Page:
The historical centre of Slovak Komárno is full of interesting historic buildings. There are many interesting sights to see. They remind you of your glorious past at every turn. Visitors and guests alike can take a dip in the thermal springs or head over the majestic Danube for a stroll across the Hungarian side of town.

    Take note. Komárno is one of the oldest towns in the country. It was formed at the confluence of two rivers, the Danube and the Váh (the Latin word vagus refers to the restless and disorderly character of the river, which was constantly changing its course). Near Komarno, archaeologists recently discovered the ancient defensive camp of Kelemantia. This was an important border crossing point in the so-called limes romanus, a defensive line against barbarian raids.


    The most beautiful old buildings decorate the central pedestrian area of the city. It is dominated by the New Renaissance town hall, a typical symbol of administrative power in European cities. An original tower dominates the building. Next to the town hall is the Column of the Trinity, a seventeenth-century work of art. If you walk a few dozen metres, you can explore the Writers' Union Palace of Culture. This was its name in the recent past. But now it is home to the Podunajský Museum. It tells the fascinating history of Komárno and its inhabitants and has a number of interesting exhibitions and displays.

    Courtyard of Europe


    It is located near the former Palace of Culture. It is a recreational and daily entertainment area for hundreds of visiting tourists. People are attracted by the bright, colourful attractions. Courtyard Europa was built on a large half-hectare site at the end of the last millennium. Here you'll find a dozen shops, cafés and restaurants, fascinating galleries and beautiful buildings built in various architectural styles. They reflect the spirit and building preferences of Europe's forty-five regions. There is a square in the middle of the tourist zone, a well-kept public garden and a fountain. There are statues of historical figures in the courtyard.

    The historical centre of Komárno is connected to the square by three gates. They are dedicated to three rulers - Bela IV, St. Stephen and Maria Theresa. A special attraction is the working well model replicated from the Middle Ages in front of the administrative building. One of the most authentic sights in Komarno is the gate of Matěj I. It closes the park of the Zich Palace from the inside. Its shape and colours match the architectural style of the reign of the famous king. His name is inseparably linked with the history of the city by the Danube.

    Officers' Pavilion


    A beautiful building in the English Neo-Gothic style. Its original purpose was to house the officers and generals of the Imperial Army. The barracks has become one of the most interesting historical and architectural monuments in the city.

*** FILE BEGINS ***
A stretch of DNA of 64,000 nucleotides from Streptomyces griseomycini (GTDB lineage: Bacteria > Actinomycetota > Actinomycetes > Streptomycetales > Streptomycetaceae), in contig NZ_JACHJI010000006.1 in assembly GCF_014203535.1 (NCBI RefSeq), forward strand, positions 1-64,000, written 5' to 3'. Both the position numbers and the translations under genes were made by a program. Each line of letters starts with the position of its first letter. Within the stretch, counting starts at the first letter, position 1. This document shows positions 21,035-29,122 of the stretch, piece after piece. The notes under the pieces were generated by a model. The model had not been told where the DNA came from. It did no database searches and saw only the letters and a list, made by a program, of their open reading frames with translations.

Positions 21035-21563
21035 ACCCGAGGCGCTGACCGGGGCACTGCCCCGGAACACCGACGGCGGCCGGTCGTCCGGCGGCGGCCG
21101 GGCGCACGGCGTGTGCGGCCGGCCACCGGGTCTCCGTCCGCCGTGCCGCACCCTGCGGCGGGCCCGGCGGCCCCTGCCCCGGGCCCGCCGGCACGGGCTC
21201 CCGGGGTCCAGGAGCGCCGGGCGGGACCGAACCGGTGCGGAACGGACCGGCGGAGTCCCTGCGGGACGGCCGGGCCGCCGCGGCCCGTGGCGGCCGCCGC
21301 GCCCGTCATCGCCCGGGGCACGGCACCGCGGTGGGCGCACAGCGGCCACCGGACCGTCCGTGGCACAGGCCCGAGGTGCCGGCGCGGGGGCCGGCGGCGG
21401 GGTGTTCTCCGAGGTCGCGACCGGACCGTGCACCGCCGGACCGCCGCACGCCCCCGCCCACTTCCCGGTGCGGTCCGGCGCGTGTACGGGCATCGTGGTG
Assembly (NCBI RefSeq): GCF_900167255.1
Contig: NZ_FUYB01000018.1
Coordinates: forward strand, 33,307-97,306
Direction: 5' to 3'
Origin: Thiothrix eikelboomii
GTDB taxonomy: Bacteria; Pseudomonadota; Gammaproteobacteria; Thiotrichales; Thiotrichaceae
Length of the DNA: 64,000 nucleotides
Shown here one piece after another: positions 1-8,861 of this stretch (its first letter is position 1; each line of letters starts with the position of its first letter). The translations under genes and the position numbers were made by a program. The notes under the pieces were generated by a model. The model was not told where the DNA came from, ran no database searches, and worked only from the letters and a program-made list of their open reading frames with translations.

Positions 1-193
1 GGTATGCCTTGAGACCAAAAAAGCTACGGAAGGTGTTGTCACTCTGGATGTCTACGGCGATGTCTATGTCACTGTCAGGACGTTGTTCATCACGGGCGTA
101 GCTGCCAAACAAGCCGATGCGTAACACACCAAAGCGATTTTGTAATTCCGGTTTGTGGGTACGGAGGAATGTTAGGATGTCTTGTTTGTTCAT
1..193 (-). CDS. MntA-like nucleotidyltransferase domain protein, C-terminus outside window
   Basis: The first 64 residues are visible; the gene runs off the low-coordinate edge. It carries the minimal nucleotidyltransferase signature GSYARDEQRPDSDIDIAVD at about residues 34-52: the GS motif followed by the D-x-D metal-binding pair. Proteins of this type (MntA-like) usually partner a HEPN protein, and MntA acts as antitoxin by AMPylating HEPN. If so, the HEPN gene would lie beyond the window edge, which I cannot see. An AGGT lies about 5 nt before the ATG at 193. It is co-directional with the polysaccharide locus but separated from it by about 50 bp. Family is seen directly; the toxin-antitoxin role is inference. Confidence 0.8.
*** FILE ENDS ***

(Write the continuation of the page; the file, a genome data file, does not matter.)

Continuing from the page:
Komarno Fortress


    Another name for the powerful medieval fortification is Komarom. The fortification served as a reliable defence against external enemies for many centuries (XV - XIX). Its peculiarity is its location on both sides of the Danube River. Today these are parts of two sovereign states - Slovakia and Hungary.

    Historical perspective

    The first fortifications were built during the reign of King Béla IV. In the fifteenth century Italian architects built the so-called Old Castle. In the sixteenth century it was reinforced by bastions. The new castle was the result of the enlargement and fortification of the military structure during the Turkish invasions in the seventeenth century. The castle was rebuilt again in the early to mid-nineteenth century, enhanced by forts and a rebuilt citadel.

    By the nineteenth century the fortress had become the largest and most important defensive structure in the empire. It could easily hold two hundred thousand soldiers.

    Current realities

    The main and the most important part of the fortress in terms of warfare was situated on the Slovak side. The Palatine and Váža fortresses are national cultural monuments. Both fortresses now house museums.

    The fortification system had been largely preserved. Some parts of the fortress were destroyed in the first half of the last century. This applies to the outer perimeter of the central castle and Bastion I, of which only the Bratislava Gate and a fragment of the rebuilding have been preserved.

    In the Vazhskaya Line, a section of the walls between the ninth and tenth batteries was rebuilt. Damage to the Old and New Fortress was caused by the Soviets who used these fortifications from 1968 to 1991. Today the Central Fortress (old and new) is the property of the town of Komárno and is not used for any specific purpose.

    The fortification system is intended primarily for tourism and the town's population as a recreational area.

    A historical and educational trail operates in some parts of the fortress.

    The route is designed so that the visitor has an opportunity to get acquainted with the most interesting parts of the fortifications, as well as the moats, communications, shooting galleries, casemates, bastions and so on.